North Korea's confirmation of the dismissal of Jang Song-thaek, Kim Jong-eun's uncle and number two man, unwittingly makes South Korea's main spy agency, National Intelligence Service (NIS) - anathema to Pyongyang and the South's left alike - look good.
The day after NIS broke news of Jang's dismissal last week, the nation’s left-leaning main opposition party turned the tables on the NIS. Its spokesman questioned if the NIS were "playing high politics of timing", ie, engaging in political conspiracy. The logic? The NIS is under investigation for alleged systematic interference in last year's election that led to President Park Geun-hye's victory. It’s also under attack from the country's radical left for allegedly cooking up false charges of sedition against Lee Seok-ki, an opposition lawmaker of a fringe leftist party.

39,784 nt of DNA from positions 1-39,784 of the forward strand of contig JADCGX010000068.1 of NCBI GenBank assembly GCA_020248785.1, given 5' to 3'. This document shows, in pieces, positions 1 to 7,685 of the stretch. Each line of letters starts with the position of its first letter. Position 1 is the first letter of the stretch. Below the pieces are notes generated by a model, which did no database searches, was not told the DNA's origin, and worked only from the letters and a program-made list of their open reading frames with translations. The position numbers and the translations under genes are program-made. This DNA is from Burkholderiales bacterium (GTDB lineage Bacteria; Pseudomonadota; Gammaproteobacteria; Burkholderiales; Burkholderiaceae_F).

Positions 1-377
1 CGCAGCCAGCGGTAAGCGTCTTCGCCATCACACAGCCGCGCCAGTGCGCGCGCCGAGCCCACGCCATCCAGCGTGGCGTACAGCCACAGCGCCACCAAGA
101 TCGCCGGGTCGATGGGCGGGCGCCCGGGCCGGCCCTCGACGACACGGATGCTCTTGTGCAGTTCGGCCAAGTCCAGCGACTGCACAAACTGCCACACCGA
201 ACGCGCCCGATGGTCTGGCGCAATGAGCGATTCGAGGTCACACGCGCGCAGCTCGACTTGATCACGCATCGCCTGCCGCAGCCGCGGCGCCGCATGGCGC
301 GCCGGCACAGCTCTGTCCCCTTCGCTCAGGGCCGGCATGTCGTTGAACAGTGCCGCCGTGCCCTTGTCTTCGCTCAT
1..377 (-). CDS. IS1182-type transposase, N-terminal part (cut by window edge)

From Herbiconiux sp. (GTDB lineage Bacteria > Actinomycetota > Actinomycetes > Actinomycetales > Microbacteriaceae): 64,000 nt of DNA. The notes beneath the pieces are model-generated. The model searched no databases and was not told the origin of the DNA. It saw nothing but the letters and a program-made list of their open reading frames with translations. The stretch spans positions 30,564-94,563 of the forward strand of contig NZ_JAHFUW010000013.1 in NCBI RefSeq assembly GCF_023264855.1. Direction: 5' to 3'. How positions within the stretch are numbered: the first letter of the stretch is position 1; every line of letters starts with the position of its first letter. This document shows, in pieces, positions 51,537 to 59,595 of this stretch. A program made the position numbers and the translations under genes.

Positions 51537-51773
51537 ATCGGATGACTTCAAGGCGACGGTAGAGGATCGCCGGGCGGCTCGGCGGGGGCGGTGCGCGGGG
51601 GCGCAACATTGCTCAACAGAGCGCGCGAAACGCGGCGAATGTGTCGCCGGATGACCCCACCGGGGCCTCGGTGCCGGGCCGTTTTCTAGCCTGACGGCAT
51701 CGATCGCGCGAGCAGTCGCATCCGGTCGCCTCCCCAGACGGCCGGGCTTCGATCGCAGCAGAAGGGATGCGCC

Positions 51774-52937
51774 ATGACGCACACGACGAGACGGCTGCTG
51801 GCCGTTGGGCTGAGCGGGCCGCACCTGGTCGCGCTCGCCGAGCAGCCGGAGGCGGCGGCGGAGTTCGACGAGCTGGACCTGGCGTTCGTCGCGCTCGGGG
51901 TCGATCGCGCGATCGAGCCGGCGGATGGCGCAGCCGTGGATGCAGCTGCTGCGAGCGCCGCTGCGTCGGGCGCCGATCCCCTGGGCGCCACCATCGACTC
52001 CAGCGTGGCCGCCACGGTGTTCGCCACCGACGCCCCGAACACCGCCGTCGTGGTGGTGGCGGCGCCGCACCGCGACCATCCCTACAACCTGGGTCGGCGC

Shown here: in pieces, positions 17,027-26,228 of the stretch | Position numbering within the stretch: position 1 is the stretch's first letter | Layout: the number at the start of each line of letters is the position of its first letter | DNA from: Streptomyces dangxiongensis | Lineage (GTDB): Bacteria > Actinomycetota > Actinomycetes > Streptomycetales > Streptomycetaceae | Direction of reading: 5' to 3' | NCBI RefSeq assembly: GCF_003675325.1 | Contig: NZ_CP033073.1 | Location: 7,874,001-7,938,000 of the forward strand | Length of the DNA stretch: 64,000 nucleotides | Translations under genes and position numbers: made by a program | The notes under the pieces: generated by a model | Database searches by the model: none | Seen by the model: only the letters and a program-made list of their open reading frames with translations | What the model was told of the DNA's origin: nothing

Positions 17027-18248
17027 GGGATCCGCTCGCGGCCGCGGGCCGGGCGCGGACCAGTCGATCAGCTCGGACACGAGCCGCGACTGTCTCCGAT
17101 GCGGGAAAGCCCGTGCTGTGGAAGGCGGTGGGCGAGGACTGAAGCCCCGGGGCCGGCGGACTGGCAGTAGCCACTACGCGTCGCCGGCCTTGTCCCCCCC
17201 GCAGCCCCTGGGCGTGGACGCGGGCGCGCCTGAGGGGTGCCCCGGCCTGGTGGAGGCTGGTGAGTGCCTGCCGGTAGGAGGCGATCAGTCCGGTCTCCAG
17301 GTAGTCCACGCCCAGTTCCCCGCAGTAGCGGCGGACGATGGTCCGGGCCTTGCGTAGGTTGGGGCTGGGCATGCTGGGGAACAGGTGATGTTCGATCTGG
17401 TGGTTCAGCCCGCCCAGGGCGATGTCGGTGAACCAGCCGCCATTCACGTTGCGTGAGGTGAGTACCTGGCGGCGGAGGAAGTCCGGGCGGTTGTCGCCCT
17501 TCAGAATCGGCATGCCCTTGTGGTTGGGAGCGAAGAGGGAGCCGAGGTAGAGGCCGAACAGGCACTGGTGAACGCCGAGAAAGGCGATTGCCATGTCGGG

The South's conspiracy-mongering left and their foreign supporters basically share North Korea’s worldview forged by a narrative of US imperium vs North Korea the underdog, in which the pro-US South Korean government is a "flunkey". For example, the democratically elected Park Geun Hye administration in Seoul is a "puppet" regime that "play[s] the coquette with" its master, the US imperialists.
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